The advancement and adoption of Machine Learning (ML) algorithms are a crucial innovative disruption. However, to benefit from these innovations within security and safety-critical domains we need to be able to evaluate the risk and benefits of the technologies used: in particular we need to assure ML-based and autonomous systems.
The assurance of complex software-based systems often relies on a standards-based justification, but in the case of autonomous systems, it is difficult to rely solely on this approach given the lack of validated standards, policies, and guidance for such novel technologies. Also, other strategies such as “drive to safety” - using evidence developed from trials and experience to support claims of safety in deployment - is unlikely to be successful by itself, especially if the impact of security threats are taken into account. This reinforces the need for innovation in assurance and the development of an assurance methodology for autonomous systems.
Although forthcoming standards and guidelines will eventually have an important, yet indirect role in helping us justify behaviours, we need further development of assurance frameworks to enable us to exploit disruptive technologies. We focus on directly investigating the desired behaviour (e.g., safety property or reliability) of a system through an argument or outcome-based approach that integrates disparate sources of evidence whether from compliance, experience or product analysis. We argue that building trust and trustworthiness through argument-based mechanisms, specifically, the Claims, Arguments, and Evidence (CAE) framework, allows for the accelerated exploration of novel mechanisms that would lead to the quality advancement and assurance of disruptive technologies.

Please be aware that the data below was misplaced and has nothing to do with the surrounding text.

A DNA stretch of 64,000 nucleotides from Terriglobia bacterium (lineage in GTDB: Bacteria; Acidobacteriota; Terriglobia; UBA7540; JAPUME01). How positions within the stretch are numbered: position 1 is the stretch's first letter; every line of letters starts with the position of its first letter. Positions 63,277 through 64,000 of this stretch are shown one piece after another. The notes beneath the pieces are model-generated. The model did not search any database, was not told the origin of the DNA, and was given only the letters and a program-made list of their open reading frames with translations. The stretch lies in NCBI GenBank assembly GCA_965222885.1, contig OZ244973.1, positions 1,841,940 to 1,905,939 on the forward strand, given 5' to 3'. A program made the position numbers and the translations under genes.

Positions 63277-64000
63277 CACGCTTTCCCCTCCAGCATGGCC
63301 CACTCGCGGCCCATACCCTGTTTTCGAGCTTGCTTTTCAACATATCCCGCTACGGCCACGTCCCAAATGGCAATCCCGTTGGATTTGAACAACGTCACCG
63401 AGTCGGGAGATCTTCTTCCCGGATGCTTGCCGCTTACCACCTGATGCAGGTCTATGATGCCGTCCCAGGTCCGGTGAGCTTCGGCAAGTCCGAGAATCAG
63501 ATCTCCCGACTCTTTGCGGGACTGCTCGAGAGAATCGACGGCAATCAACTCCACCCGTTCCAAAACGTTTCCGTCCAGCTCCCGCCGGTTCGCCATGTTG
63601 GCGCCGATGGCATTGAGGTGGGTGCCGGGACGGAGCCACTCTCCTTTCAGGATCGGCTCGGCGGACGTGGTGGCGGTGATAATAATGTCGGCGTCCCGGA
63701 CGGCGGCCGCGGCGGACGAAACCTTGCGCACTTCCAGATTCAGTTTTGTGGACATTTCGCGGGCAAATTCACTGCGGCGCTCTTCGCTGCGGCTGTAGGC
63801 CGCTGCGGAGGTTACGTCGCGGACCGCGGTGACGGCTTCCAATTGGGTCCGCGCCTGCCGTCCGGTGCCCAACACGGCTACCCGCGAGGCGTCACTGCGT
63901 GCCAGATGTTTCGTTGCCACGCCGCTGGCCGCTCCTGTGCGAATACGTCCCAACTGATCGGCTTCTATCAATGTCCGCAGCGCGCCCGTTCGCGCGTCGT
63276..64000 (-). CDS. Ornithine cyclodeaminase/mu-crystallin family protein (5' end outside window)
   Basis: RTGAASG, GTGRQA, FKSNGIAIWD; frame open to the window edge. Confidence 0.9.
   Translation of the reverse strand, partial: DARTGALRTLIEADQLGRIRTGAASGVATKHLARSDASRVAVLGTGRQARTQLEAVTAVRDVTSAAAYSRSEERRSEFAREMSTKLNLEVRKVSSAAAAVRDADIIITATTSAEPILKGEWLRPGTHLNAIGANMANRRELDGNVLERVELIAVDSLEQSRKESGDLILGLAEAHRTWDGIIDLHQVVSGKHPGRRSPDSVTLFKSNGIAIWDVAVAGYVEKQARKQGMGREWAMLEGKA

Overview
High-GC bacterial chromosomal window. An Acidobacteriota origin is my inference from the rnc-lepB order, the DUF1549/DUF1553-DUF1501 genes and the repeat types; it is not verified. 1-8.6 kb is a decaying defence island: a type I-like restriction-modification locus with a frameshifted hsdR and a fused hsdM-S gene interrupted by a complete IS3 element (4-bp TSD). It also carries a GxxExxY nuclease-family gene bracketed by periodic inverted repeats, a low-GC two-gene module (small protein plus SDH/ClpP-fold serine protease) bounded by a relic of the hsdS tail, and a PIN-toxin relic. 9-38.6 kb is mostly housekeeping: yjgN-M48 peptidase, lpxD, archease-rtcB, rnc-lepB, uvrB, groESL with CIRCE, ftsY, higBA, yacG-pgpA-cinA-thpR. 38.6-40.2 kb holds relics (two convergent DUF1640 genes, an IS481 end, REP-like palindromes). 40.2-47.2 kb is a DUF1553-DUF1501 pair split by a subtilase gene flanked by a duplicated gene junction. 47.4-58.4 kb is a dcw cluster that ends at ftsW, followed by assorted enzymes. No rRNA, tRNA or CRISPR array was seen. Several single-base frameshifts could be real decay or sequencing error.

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*AI relates to machines or computer systems with at least near human general intelligence able to autonomously take actions and decisions without human interaction. ML is a particular type of autonomous algorithm that allows machines to learn a particular desired behaviour without explicitly being programmed to do it.